Digitized Editorial Builds Data Value: Publishers Marrying Their Digitized Editorial Files with Their Marketing Databases Can Expect a Series of Profitable Revenue Streams. (Management)

Article excerpt

Database usage and sophistication among major publishers have advanced dramatically over the past decade. But for most publishers, the profit potentials of databases have been barely touched. Digitized editorial--when married with both subscription files and cyberspace lists resulting from email and e-commerce activities--represents a new frontier for creating value that should persuade even medium-size publishers that the significant investments required to exploit database resources are justified.

Until now, building and maintaining databases has usually meant re-engineering the subscriber file, primarily to increase the efficiency of new-subscriber acquisition. There are all manner of models. At the most elementary level, publishers have appended demographic, geographic or lifestyle elements. Resulting segmentations have yielded additional revenue from list rentals.


However, the efforts have not necessarily led to increased profitability. Getting reliable data from third-party sources has been a significant handicap. There has also been a steep (and expensive) learning curve to discover what variables are most relevant, and to develop the appropriate models.

For most publishers, finding the right qualifying variables has been as elusive as the search for the Holy Grail. Unlike catalogs, where recency, frequency and amount of purchase are known to be highly predictive, a recent purchaser of anything may not be a likely buyer for a particular publication. At magazines, of all the tests that have ever been conducted, the highest yield qualifiers still are your dead expire files and the subscription list of your main competitor.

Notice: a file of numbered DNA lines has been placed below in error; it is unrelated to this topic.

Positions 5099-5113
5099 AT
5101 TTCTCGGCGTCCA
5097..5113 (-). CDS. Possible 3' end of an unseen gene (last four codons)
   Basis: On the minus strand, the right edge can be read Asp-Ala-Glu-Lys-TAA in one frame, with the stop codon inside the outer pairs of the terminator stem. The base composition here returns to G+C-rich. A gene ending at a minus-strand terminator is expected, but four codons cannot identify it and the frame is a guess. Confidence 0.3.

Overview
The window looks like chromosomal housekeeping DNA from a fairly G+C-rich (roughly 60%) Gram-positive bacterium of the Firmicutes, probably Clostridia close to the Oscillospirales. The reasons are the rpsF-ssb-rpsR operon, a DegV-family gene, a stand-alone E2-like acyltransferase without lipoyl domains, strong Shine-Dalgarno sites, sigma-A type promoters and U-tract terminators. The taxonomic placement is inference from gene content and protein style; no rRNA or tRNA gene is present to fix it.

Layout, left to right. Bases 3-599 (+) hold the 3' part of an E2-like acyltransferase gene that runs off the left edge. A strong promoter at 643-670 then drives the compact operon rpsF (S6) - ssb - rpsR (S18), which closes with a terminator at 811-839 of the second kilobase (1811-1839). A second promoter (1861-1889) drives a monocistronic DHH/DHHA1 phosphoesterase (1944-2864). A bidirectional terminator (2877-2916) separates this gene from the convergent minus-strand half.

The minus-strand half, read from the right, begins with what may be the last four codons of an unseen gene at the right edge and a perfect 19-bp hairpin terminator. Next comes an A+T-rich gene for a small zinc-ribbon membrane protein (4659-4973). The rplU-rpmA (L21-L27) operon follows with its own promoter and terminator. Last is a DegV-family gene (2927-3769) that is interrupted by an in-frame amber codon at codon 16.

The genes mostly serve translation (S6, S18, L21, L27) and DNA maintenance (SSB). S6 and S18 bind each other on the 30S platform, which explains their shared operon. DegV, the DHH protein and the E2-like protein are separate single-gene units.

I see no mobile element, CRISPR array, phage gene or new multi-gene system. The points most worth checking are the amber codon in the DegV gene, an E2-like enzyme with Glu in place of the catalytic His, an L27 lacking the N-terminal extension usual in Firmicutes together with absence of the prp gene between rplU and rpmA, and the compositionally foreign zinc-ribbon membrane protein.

Some larger publishers, such as Conde Nast and Time Inc., have been breaking through this rather narrow base by experimenting systematically with their mass of resources. By looking at information across multiple subscription files--purchase patterns, term, pay-up and renewals--they have been able to construct intricate, and productive, new-subscriber acquisition and retention programs. At companies where there is abundant data on ancillary product purchases, such as Rodale and Reader's Digest, models that include affinity product purchases have enhanced the productivity of dead expires and renewals as well as prospect lists for new subscribers.

Publishers' attempts to spread the costs and risks through co-operative ventures have so far met with little success. Neodata's Publisher's Consolidated Prospecting Universe, Kleid Company's Publisher's Gateway and others have all fallen by the wayside. Nevertheless, publishers who need to boost or maintain extended rate bases in this lucrative advertising environment are continuing the search for more efficient ways to prospect for new subscribers. Hence, an increasing number of magazines are signing up to test Circbase, offered by Experian, and Publishing Alliance from Abacus. The assumption is that pooled data across a wider universe of buyers can yield segments based on constellations of interest derived from subject matter, types of items purchased, and purchasing patterns that are large enough and active enough to deliver an expanded number of customers efficiently.

Current database activity among publishers extends far beyond the search for new customers and more profitable subscription management. Where publishers have included sufficient information about readers in their databases, they have been able to increase revenue from advertisers by combining readership information with selective binding technology to offer more targeted messages. Farm Journal and Endless Vacation are prominent examples. For most publishers, however, cost and management expertise, as well as the complications of retraining the sales organization, have posed barriers prohibiting widespread availability and execution of this revenue-generating possibility.

Most recently the Internet has opened up an entirely new avenue of revenue enhancement and cost reduction possibilities. …